Vacant positions leave Washington without watchdogs

On July 6, when Walter Shaub announced that he was resigning from his position as Director of the US Office of Government Ethics (OGE), America lost another important “watchdog.” Until very recently, most Americans probably heard the that term and pictured a canine with sharp teeth and lots of slobber, growling and ready to pounce. Hopefully that understanding has changed.

I have met and followed the work of the last four OGE Directors. When the others left, it was uneventful. Even the crickets were too bored to chirp. But Walt’s departure was different. Because of the history of stories detailing the struggle between OGE and the White House, Walt’s decision to move on from his post was big news.

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In my view, the value of the media coverage was that it cast a spotlight on a vital function in our government – the role of the watchdog. The OGE vets presidential appointees and enforces rules that govern the relationships senior government officials have while they are in office. We also have 73 inspectors general (IGs) whose offices are situated alongside federal agencies so they can ferret out fraud, waste and abuse of our taxpayer dollars.

Yet despite all the attention to Walt and his departure – a critical part of the story didn’t get told. OGE now joins a growing list of federal watchdog offices that have vacancies at the top. The gatekeepers are leaving…and in some cases, they left a very long time ago (a full list of vacancies is below). They’re exiting not only because the pressures of the job are immense; they’re getting out because we don’t compensate them for the value they bring to our country.

Of the 73 inspectors general that should be in place, 13 positions are now vacant. That might not seem like a large number, but consider some of the agencies they monitor: the Department of Defense, the NSA, the U.S. Postal Service, and the Social Security Administration. All places where questions of ethics and the use of money is critically important. Many of the positions are vacant because the White House has not identified, vetted and nominated candidates for congressional consideration. In some cases, an appointment has not been made by the appropriate agency head and/or board.

Walt used his departure to point out an important weakness in our federal system; that OGE has insufficient ability to insist on compliance with the regulations under its purview. He offered several recommendations about ways that OGE could be improved. I’d like to add a few more on behalf of all our watchdogs.

  • Filling the OGE and IG vacancies should be the highest priority. The work goes on for employees in these operations, and there are dedicated career professionals who will serve as interim leaders until a permanent appointment is made. But there’s a big difference between an agency that maintains status quo until the new head arrives and the entity with an appointed IG who holds the title and leads the charge. Pushing back against a federal agency (or the White House) when wrongdoing is found is no easy task.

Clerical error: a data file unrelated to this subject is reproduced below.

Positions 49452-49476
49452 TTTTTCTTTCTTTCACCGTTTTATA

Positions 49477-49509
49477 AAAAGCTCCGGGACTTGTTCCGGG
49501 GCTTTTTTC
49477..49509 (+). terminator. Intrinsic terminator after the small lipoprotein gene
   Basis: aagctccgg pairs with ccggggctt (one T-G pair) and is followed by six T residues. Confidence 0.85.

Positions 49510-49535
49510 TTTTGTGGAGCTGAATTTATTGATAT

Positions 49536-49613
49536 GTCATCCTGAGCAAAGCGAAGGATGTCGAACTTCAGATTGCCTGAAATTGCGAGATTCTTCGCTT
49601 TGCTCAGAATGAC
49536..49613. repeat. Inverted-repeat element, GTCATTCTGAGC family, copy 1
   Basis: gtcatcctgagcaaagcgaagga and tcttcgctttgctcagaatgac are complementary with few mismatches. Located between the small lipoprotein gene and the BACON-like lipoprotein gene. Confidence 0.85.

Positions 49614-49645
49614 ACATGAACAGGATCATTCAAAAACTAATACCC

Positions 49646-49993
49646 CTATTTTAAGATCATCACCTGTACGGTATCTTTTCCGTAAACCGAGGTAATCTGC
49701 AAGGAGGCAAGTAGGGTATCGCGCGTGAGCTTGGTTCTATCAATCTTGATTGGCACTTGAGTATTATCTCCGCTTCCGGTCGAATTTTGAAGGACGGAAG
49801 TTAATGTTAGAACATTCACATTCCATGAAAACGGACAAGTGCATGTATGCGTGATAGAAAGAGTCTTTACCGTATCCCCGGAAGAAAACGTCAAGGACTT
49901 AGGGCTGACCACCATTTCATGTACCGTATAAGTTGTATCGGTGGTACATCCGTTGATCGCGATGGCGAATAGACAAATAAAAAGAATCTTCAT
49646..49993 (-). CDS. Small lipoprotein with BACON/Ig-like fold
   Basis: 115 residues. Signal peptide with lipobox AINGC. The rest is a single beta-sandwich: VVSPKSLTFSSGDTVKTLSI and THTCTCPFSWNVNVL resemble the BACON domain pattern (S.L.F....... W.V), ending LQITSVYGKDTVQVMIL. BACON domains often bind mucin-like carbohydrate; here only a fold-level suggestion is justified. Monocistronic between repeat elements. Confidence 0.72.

• Congress should review the compensation of IGs. The longer an IG remains, the more he/she becomes familiar with the agency and improves in the detection of fraud, waste and abuse. For that reason, IGs don’t have term limits, and they earn their keep. Many of them recover millions of dollars that would otherwise be mismanaged each year. Yet IG salaries remain fixed. It’s not reasonable to expect that these leaders will remain in the job if they can only receive a meager cost of living increase each year. Especially when their direct reports earn more than they do, simply because they are eligible to receive merit pay.

Part of the problem we face is that these vacancies don’t make or break elections, so appointments aren’t urgent. But the work of these watchdogs is essential to our maintaining good government. We need them, and we need to take care of them.

Vacant Watchdog Positions

Agency/Establishment Date Vacated

Department of the Interior*, December, 2011

Export-Import Bank of the US*, June, 2014

Central Intelligence Agency*, February, 2015

Department of Energy*, October, 2015

Department of Defense*, January, 2016

Postal Service, US, February, 2016

Office of Personnel Management*, February, 2016

Social Security Administration*, May, 2016

National Security Agency*, May, 2016

Small Business Administration*, December, 2016

Federal Election Commission, March, 2017

Intelligence Community, March, 2017

Department of Housing/Urban Development*, June, 2017

Office of Government Ethics*, July, 2017

*Presidentially appointed with Senate Confirmation

Patricia Harned is chief executive officer of the Ethics & Compliance Initiative (ECI). 


The views expressed by this author are their own and are not the views of The Hill.